Sunday, September 29, 2013
Kelly gets cautious, kicking game struggles
By Phil Sheridan
DENVER -- Tying up some loose ends from the Philadelphia Eagles' 52-20 loss to the Denver Broncos:
1. There is a domino effect when things go wrong for a football team. The Chip Kelly who went for a two-point conversion against Kansas City last week chose to punt the ball in Broncos territory late in the first half Sunday.
“I just didn’t want to give them that field position if we didn’t get it,” Kelly said. I thought we could pin them and make them go the distance.”
Kelly didn’t want to try a long field goal. Kicker Alex Henery later missed a shorter attempt, from 46 yards. He didn’t go for the first down because Peyton Manning was just too dangerous.
Earlier in the half, the Eagles scored a touchdown to make the score 14-12. Kelly kicked the extra point instead of going for two and the tie.
The bottom line is Kelly didn’t have confidence in his offense to pick up six yards, in his special teams to make a long field goal or in his defense to stop the Broncos.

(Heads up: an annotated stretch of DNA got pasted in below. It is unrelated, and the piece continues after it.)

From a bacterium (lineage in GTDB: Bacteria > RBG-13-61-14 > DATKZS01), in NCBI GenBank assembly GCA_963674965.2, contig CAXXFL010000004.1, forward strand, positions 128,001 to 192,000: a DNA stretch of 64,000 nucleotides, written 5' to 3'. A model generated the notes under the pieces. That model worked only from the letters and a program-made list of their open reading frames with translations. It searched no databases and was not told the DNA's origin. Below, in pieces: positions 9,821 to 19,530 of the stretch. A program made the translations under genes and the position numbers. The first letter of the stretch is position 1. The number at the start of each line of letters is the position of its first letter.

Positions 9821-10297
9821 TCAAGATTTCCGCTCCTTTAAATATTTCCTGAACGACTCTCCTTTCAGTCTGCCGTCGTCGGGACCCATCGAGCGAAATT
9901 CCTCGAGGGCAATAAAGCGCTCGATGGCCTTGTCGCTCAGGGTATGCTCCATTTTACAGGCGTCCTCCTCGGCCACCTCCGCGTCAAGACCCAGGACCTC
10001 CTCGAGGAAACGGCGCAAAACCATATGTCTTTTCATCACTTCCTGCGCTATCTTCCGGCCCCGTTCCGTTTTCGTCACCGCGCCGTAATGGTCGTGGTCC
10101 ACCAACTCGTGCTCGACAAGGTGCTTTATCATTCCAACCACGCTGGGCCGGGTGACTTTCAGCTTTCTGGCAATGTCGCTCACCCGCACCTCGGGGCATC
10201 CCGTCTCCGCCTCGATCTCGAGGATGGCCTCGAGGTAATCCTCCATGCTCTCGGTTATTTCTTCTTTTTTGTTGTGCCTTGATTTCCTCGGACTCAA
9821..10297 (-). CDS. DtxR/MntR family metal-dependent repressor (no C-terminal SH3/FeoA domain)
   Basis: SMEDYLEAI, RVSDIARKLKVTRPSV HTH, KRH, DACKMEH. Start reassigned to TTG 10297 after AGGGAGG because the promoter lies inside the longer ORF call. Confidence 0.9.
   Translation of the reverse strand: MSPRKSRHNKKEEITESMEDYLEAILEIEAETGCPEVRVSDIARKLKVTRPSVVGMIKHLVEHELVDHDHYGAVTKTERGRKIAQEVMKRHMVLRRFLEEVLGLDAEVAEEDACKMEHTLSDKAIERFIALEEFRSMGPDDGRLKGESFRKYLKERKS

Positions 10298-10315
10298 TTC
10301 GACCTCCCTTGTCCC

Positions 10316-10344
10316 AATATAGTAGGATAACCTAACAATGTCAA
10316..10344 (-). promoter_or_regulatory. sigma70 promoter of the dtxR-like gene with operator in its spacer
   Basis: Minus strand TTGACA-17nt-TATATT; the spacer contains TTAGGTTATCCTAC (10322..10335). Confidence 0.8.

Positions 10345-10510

2. The Eagles allowed two special teams touchdowns. Trindon Holliday broke a 105-yard kickoff return in the first quarter, when the game was still a contest. Steven Johnson blocked a punt, scooped it up and returned it 17 yards for a touchdown in the fourth, helping to make the game a joke.
Kelly had few answers immediately after the game and special teams coach Dave Fipp left without talking to reporters.
“I didn’t see the film,” Kelly said of the kick return. “I know there was a pretty big hole. I know [Johnson] came through the A gap, but I don’t what the call was up front.”
3. Kelly said last week he didn’t think the altitude would have an effect on his team. He was incorrect.
Running back LeSean McCoy said he “couldn’t breathe” during the first half. He had to leave the game for long stretches. Tight end Brent Celek said the thin air made it tough for him, as well.
“It’s not an excuse,” Celek said. “They had to play in the same conditions.”
Except, of course, the Broncos live here and are acclimated to the thinner air.